Local NewsTaxes & SpendingAfter Public Pressure, Chambers County Moves Forward With No-New-Revenue Property Tax Rate

Despite passing a resolution to use the disaster declaration loophole, the commissioners court has announced it will pursue the no-new-revenue property tax rate.
August 20, 2020
The Chambers County Commissioners Court approved a resolution to exploit the disaster declaration “loophole,” operating as if the voter-approval rate is the old eight percent as opposed to the new 3.5 percent under Senate Bill 2 (SB 2).

The resolution asserts that due to the governor’s statewide declaration, the mechanism in SB 2 which allows cities and counties to increase the property tax rate eight percent in the year that a disaster was triggered.

It was not a declaratory motion on the tax rate itself, just affirming from which point of reference the county will operate. The county did not provide the approved resolution by the time of publishing.

The county brought in nearly $57 million in property tax revenues last year. The median homeowner’s 2019 county bill was about $600.

Rep. Mayes Middleton (R-Wallisville) sent out an email to constituents warning of the prospective increase.

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“Please make your voice heard, demand this resolution be rescinded and the county adopt the NO NEW REVENUE RATE (0% tax increase).  People are hurting from the shutdowns and raising taxes at this time is fundamentally wrong,” wrote Middleton.

Middleton’s colleague, Rep. Dustin Burrows (R-Lubbock), tweeted later on Wednesday that the Chambers County Commissioners Court had decided against not only increasing property taxes above the SB 2 limit, but against raising them at all, instead opting to adopt the “no-new-revenue rate,” previously known as the effective rate.

A spokesman from Chambers County Judge Jimmy Sylvia told The Texan, “The driving factor in this decision is that we must do our best to reduce any unnecessary financial burden on our citizens as we all cope with COVID-19.”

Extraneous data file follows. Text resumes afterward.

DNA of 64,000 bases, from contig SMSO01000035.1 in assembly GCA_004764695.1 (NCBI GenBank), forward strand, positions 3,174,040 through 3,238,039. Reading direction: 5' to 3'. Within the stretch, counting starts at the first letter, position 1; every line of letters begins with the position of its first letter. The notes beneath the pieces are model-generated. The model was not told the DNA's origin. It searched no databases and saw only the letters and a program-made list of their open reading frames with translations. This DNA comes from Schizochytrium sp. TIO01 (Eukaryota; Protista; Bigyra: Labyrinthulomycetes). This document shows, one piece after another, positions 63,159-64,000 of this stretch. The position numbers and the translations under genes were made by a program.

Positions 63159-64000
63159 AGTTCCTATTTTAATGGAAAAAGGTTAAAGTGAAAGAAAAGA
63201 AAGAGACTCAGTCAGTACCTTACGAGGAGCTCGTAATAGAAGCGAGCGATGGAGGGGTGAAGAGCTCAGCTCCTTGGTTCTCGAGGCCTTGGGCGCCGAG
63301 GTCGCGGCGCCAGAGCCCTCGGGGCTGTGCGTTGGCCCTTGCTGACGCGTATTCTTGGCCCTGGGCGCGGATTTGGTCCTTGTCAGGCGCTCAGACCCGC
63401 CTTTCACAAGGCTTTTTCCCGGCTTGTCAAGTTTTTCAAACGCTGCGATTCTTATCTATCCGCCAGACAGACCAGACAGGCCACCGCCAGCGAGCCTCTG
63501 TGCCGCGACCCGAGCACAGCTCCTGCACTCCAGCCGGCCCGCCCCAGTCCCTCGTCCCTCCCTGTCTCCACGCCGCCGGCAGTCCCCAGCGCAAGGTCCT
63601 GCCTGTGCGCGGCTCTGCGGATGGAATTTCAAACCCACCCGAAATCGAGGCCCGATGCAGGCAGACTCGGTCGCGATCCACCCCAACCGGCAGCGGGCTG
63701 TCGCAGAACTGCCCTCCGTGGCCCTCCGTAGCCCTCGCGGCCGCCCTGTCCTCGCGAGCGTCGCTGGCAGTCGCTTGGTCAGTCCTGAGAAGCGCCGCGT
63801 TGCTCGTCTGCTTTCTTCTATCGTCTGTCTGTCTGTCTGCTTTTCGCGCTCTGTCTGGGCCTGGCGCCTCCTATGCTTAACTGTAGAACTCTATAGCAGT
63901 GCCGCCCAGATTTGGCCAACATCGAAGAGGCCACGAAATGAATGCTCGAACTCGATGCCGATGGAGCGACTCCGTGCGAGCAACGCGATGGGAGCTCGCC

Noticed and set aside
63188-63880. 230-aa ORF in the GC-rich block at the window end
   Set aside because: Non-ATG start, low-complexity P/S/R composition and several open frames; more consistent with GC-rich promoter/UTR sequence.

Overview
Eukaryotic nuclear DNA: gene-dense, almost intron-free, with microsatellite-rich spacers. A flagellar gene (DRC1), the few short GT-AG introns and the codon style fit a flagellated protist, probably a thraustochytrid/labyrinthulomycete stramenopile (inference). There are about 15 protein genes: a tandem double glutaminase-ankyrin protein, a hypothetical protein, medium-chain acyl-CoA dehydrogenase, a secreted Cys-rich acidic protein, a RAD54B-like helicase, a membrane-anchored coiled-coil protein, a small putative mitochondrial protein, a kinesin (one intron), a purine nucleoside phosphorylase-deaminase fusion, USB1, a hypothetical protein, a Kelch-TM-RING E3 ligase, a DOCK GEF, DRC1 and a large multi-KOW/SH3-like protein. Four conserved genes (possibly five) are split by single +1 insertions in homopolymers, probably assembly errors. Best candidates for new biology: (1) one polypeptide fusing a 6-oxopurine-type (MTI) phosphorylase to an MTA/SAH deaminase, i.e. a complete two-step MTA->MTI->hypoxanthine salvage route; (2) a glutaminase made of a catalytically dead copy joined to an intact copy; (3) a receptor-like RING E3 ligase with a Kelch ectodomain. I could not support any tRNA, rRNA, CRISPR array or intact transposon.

A debate over the “loophole” has been raging since April when it became apparent the statute is somewhat ambiguous on the question. The law states that cities and counties that have a disaster declared, with the exception of drought, in their area have their voter-approval rate moved to eight percent. However, the intention of the legislature was that the loophole be available for entities hurt by natural disasters.

Various state GOP leaders have drawn their line in the sand, stressing that the provision only applies to physical and not economic damage such as what’s occurred from the pandemic.

The chief architects in the state legislature of SB 2, Sen. Paul Bettencourt (R-Houston) and Burrows, outlined last week their plan to discourage the exploitation of the loophole — namely highlighting the transparency tools available to voters and property owners.

Tangentially related, Governor Abbott announced a plan to punish localities for cutting their police budgets by freezing their tax increase capabilities for a year. However, no such appetite has been exhibited for localities increasing property taxes at a time in which the many taxpayers’ incomes have been cut or disappeared entirely.

Regardless, Chambers County will move forward with the effective rate unlike other localities such as the City of Austin.


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Brad Johnson

Brad Johnson is an Ohio native who graduated from the University of Cincinnati in 2017. He is an avid sports fan who most enjoys watching his favorite teams continue their title drought throughout his cognizant lifetime. In his free time, you may find Brad quoting Monty Python productions and trying to calculate the airspeed velocity of an unladen swallow.

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